• Network managers should adopt and expand usage of multi-factor authentication to help counter the effectiveness of this capability. Additional mitigations to ensure strong access controls include time-out and lock-out features, the mandatory use of strong passwords, implementation of a ZeroTrust security model that uses additional attributes when determining access, and analytics to detect anomalous accesses. Additionally, organizations can consider denying all inbound activity from known anonymization services, such as commercial virtual private networks (VPNs) and The Onion Router (TOR), where such access is not associated with typical use.
    • The advisory warns system administrators that exploitation is almost certainly ongoing. Targets have been global, but primarily focused on the United States and Europe. Targets include government and military, defense contractors, energy companies, higher education, logistics companies, law firms, media companies, political consultants or political parties, and think tanks.
    • NSA encourages Department of Defense (DOD), National Security Systems (NSS), and Defense Industrial Base (DIB) system administrators to immediately review the indicators of compromise (IOCs) included in the advisory and to apply the recommended mitigations. The most effective mitigation is the use of multi-factor authentication, which is not guessable during brute force access attempts. Read the advisory for a complete list of IOCs and mitigations.
  • The House Appropriations Committee’s Homeland Security Subcommittee marked up and reported out the FY 2022 Homeland Security Appropriations Act which includes a significant boost in funding above the Administration’s request for the Cybersecurity and Infrastructure Security Agency (CISA). As explained in a summary, CISA would be provided “$2.42 billion for CISA, an increase of $397.4 million above the fiscal year 2021 enacted level and $288.7 million above the request, including increases above the request of:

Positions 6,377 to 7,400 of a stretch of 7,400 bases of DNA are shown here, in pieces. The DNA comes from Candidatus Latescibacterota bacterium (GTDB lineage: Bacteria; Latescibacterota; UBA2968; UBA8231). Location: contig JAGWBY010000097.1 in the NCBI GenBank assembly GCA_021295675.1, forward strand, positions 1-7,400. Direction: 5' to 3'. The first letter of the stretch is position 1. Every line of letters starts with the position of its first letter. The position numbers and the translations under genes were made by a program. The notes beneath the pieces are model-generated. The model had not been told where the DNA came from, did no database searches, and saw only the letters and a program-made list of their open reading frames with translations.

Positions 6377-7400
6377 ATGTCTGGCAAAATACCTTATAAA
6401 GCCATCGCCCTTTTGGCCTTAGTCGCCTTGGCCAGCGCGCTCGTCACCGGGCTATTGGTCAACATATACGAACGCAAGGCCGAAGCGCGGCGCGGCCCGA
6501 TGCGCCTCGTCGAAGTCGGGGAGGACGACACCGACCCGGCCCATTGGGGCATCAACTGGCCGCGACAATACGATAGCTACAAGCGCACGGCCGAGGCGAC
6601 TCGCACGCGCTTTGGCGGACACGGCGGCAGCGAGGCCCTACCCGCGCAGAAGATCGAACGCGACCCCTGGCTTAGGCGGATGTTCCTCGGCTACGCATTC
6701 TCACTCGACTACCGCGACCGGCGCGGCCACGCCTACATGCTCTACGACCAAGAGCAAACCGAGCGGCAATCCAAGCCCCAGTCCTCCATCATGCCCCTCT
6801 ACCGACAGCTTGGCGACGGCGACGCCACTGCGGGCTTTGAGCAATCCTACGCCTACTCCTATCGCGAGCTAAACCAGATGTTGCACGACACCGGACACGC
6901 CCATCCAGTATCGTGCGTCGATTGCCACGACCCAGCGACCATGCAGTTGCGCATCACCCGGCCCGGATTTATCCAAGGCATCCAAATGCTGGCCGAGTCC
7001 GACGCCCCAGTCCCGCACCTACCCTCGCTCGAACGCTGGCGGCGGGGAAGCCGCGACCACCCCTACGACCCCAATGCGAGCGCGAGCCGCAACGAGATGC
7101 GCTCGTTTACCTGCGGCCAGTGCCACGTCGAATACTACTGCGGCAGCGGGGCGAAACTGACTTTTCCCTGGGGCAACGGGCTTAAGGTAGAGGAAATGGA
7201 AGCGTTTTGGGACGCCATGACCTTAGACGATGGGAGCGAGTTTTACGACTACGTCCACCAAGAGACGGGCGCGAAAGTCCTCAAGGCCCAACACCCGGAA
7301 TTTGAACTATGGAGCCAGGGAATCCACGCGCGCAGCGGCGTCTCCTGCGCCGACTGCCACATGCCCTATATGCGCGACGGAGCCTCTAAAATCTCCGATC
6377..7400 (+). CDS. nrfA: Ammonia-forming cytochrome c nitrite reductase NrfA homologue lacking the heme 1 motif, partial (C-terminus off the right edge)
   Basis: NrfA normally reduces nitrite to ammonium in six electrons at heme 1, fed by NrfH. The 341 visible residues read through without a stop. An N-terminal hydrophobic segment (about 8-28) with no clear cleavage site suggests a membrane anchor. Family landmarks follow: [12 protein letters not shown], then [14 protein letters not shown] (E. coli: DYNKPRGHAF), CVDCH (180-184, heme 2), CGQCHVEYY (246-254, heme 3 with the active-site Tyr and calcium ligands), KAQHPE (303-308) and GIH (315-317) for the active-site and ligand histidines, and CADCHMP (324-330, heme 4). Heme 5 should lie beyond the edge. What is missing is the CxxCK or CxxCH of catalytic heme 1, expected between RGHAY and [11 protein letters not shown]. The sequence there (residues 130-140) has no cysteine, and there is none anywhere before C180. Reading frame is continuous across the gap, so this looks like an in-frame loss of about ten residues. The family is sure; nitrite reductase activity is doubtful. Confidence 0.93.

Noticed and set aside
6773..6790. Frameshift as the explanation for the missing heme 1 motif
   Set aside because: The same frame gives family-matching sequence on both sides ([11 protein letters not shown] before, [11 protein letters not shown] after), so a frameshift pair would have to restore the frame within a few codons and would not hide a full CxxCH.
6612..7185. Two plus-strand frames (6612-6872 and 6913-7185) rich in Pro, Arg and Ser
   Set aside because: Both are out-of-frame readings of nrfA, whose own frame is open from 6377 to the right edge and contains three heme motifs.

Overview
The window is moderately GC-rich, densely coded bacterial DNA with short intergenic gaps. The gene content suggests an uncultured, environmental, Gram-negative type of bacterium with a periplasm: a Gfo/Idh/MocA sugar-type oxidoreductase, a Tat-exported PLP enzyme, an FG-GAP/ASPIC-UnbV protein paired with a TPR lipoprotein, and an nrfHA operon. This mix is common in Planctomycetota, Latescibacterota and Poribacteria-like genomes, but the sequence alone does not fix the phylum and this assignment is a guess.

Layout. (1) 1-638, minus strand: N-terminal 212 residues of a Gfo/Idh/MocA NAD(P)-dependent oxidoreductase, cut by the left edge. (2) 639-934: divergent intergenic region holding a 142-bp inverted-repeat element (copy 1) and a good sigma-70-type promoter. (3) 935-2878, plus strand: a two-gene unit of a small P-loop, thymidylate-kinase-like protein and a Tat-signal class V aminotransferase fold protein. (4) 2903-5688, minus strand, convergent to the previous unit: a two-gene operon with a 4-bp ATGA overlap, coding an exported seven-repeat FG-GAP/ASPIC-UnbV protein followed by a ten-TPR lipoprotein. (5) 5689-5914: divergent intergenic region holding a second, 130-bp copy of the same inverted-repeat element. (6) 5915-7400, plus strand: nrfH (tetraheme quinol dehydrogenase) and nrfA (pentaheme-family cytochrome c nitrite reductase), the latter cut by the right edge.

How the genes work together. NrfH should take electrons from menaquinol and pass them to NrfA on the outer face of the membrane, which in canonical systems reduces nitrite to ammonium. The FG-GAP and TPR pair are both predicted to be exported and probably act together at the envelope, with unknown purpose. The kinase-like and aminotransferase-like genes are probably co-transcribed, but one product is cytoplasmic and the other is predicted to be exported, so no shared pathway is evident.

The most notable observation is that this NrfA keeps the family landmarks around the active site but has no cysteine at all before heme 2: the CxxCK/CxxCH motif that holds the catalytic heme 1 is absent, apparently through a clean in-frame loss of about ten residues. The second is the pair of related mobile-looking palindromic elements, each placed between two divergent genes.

• $186.7 million for cybersecurity;
    • $21.1 million for infrastructure security;
    • $34 million for emergency communications;
    • $17.1 million for integrated operations;
    • $13.7 million for risk management operations;
    • $13 million for stakeholder engagement and requirements; and
    • $3 million for mission support activities.
  • New York Attorney General Letitia James and Colorado Attorney General Phil Weiser and 27 other state attorneys general wrote the leaders of Congress to “express their strong support for the Consumer Protection and Recovery Act (H.R. 2668), which would ensure the ability of the FTC to obtain equitable monetary relief, including restitution for consumers and disgorgement of ill-gotten gains, after a U.S. Supreme Court decision stripped the agency of its ability earlier this year.” They argued:
    • The Act is essential to prevent the severe harm to consumers that will result from the Supreme Court’s recent decision in AMG Capital Management, LLC, et al. v. Federal Trade Commission, which held that the FTC lacks the authority to obtain equitable monetary relief through its Section 13(b) enforcement actions. The AMG decision upends four decades of FTC practice and seriously undermines the FTC’s efforts to combat fraud and other anticompetitive or unfair trade practices. If the FTC cannot obtain equitable monetary relief under Section 13(b), violators of the FTC Act who are sued in federal court will retain the monetary benefits of their illegal activity and ill-gotten gains, limiting both the deterrent and remedial values of the FTC Act. In the words of FTC Acting Chairwoman Slaughter, the decision “deprived the FTC of the strongest tool [the FTC] had to help consumers.”
  • In response to the European Commission’s (EC) United Kingdom (UK) adequacy decisions that will allow British firms to freely transfer the personal data of European Union citizens to the UK, the Department for Digital, Culture, Media & Sport (DCMS) asserted: